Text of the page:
For a Well-Behaved Dog, Teach These Cues
There are all kinds of cues and tricks you can teach your dog, for instance…
One dog owner has a German Shepherd/Lab Mix, who is a very nice dog, but is not obedient to the basic, essential dog cues such as sit, stay etc. Yet he was able to teach the dog how to open the refrigerator door and bring him a cold soda, this is a very clever trick, but it’s not going to help when he gives a necessary cue such as sit, or is trying to keep the dog out of danger.
It seems to me that it is more important, and safer for your dog to teach him/her obedience cues first, and then have fun teaching tricks, which he will probably learn quicker after learning the basics.
Tips for teaching cues…
- Choose short or one word cues; longer cues complicate the issue and confuse your pup.
- Use the same cues consistently, again changing it up will only be confusing.
- Be patient, “Rome wasn’t built in a day”, and neither was a well-trained dog.
- Use the praise and reward system…your dog will not only love a yummy treat, but he will love positive attention from you. Have your treats readily available so you can reward Fido the minute he has complied.
- Avoid repeating a cues that has already been given. Repeating a cue tells your dog that obedience can wait, it doesn’t have to happen immediately. Once a dog has started to get the idea of what you want, say the cue once, then wait for the dog to respond.
- Make sure your pup has mastered one cue before tackling a different one.
- Don’t overdo your training sessions, they should last only a few short minutes, no longer than 10, then they can be repeated throughout the day.
Foundational cues every dog should know:
- Probably the best cue to begin with is name recognition. This is fairly easy to teach your dog. Simply say her name, and when she looks at you, reward her with praise and a treat…you can bet she will begin to watch you very carefully and definitely when you say her name.
- Teaching your dog to sit can be very helpful for controlling your pup when she wants to jump up on company, or calm her down when she is becoming excited. Place a treat in your hand and close it, holding the closed hand near your dog’s nose, so she can get a good whiff of it, then begin to slowly raise your hand up…your dog will naturally follow your hand, and as she does, her butt will lower to the floor…once it is all the way down, and she is sitting, give her the treat with praise and affection.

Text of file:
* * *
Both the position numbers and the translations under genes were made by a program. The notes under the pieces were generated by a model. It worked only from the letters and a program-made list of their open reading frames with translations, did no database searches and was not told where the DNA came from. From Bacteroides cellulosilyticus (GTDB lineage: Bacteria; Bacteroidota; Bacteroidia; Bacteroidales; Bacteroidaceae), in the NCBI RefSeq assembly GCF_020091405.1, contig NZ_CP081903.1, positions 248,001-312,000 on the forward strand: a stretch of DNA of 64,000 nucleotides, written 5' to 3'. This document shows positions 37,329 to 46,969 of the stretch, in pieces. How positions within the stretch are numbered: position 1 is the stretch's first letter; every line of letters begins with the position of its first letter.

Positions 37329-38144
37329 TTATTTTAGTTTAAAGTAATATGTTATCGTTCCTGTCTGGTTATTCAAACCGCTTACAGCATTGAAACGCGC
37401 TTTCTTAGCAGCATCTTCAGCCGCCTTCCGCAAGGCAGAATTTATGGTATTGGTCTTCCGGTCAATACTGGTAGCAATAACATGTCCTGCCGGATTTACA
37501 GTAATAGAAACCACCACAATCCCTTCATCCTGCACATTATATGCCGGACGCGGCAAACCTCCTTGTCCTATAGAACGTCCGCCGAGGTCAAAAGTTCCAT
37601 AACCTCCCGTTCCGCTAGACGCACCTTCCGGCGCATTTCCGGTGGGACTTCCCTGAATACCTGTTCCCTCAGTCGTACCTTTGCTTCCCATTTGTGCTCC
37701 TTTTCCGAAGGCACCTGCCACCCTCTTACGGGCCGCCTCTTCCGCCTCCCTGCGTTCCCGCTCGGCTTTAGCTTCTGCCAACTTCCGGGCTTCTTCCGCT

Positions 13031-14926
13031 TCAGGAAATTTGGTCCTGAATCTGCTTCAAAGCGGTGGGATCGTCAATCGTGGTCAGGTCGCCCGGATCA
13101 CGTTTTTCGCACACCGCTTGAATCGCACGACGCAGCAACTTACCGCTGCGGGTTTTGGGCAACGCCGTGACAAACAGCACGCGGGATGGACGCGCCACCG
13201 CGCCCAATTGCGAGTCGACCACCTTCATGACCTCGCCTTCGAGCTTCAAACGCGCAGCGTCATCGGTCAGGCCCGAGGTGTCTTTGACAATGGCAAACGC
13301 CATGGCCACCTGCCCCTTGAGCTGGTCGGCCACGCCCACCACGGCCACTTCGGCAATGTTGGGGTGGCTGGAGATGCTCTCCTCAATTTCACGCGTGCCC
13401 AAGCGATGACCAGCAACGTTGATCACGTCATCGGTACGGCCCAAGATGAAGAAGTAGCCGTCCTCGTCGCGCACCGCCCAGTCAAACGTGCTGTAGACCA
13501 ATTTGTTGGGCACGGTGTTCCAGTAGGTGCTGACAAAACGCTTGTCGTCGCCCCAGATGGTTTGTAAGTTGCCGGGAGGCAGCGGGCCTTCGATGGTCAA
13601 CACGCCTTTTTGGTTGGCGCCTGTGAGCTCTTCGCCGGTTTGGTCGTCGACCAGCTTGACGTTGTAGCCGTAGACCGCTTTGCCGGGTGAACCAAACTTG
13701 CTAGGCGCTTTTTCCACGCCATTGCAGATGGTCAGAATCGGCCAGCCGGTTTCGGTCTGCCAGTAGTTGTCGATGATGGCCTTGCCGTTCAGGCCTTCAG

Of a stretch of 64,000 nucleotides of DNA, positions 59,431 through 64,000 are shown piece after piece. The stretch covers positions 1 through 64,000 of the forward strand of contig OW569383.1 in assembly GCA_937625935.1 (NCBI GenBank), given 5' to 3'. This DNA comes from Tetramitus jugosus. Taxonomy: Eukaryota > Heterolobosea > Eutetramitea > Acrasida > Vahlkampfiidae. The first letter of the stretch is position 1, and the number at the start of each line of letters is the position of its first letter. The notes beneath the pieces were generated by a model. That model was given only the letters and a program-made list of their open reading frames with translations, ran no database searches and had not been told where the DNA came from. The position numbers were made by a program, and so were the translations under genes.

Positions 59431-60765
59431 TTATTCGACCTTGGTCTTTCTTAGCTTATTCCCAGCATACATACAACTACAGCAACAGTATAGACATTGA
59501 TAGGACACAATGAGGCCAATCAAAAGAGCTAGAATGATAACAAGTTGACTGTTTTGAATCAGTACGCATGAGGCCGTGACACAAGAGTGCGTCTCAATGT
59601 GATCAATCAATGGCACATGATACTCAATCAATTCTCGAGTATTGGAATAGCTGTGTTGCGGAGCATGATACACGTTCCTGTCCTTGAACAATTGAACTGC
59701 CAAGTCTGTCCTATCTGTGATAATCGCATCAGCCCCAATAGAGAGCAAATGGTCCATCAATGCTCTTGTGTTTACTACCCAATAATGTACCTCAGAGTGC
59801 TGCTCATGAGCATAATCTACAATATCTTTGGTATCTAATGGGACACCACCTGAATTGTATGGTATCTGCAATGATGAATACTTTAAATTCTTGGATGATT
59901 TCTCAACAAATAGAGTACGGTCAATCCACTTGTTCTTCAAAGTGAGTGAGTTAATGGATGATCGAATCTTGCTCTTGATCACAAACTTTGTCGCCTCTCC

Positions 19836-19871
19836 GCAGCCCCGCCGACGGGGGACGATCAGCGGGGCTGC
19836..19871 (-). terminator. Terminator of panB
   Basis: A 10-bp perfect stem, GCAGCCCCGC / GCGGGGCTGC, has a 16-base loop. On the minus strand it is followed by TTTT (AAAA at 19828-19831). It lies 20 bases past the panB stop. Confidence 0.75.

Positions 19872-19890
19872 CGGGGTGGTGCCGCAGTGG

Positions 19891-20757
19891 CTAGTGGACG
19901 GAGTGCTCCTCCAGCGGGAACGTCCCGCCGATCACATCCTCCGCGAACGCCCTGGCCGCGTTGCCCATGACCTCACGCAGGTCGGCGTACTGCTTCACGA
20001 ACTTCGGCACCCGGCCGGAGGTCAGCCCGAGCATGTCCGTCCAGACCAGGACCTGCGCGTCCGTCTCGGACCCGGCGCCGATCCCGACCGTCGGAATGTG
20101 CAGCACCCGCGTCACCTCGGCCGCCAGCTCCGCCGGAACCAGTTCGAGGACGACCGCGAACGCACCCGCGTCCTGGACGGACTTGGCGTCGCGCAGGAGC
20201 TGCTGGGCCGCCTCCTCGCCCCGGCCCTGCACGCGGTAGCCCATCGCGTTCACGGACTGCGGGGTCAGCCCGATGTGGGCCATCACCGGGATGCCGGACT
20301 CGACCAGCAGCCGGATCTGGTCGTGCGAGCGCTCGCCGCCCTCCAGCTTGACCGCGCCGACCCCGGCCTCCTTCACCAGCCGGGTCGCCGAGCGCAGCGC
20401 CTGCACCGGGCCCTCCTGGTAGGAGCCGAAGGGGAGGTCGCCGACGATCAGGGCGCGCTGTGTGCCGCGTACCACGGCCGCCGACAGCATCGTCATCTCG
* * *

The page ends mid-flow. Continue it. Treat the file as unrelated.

- Stay and come are 2 cues to teach that work well together.
- Begin with the cue to come, an extremely helpful cue for bringing your dog back to your side and avoid dangerous situations or for other reasons you may want her near. Teach this cue by bending down to her level, slap your leg or make happy sounds and as the dogs start heading your direction say “come”. Don’t say “come” if the dog is not heading in your direction. You can clip a leash on the dog to prevent them running away. Once she reaches you, it’s time for treats and praise. When she gets the idea, you can remove the leash and practice without it.
- Stay is the cue to help you keep your dog in one place, such as waiting at a corner for a traffic light to change, waiting for you to be ready or any other number of situations. Begin by having your dog “sit”, as you take a few steps backward, hold your hand up, palm facing her. Once she has “stayed” be quick to offer praise and a treat. Over time, increase the number of steps you move backward.
- A more challenging cue to teach is down, and is another good behavior, much like “sit” that can help you control your pup when she begins engaging in some unwanted behavior. Hold a yummy treat, in your closed hand, close to her nose and allow her to begin sniffing it. Once she does, and she will, begin moving your hand down to the floor, then along side her body to help heer get the idea to lie down. Once she is down, say “down”, give her praise and her treat.
There are several other basic cues to teach your dog that will help him understand the behaviors you are looking for, such as leave it, heal, off, drop it, and bed or crate. Once your pup has these behaviors learned, you can use some of them to help teach your dog new tricks, such as getting a cold soda from the fridge.
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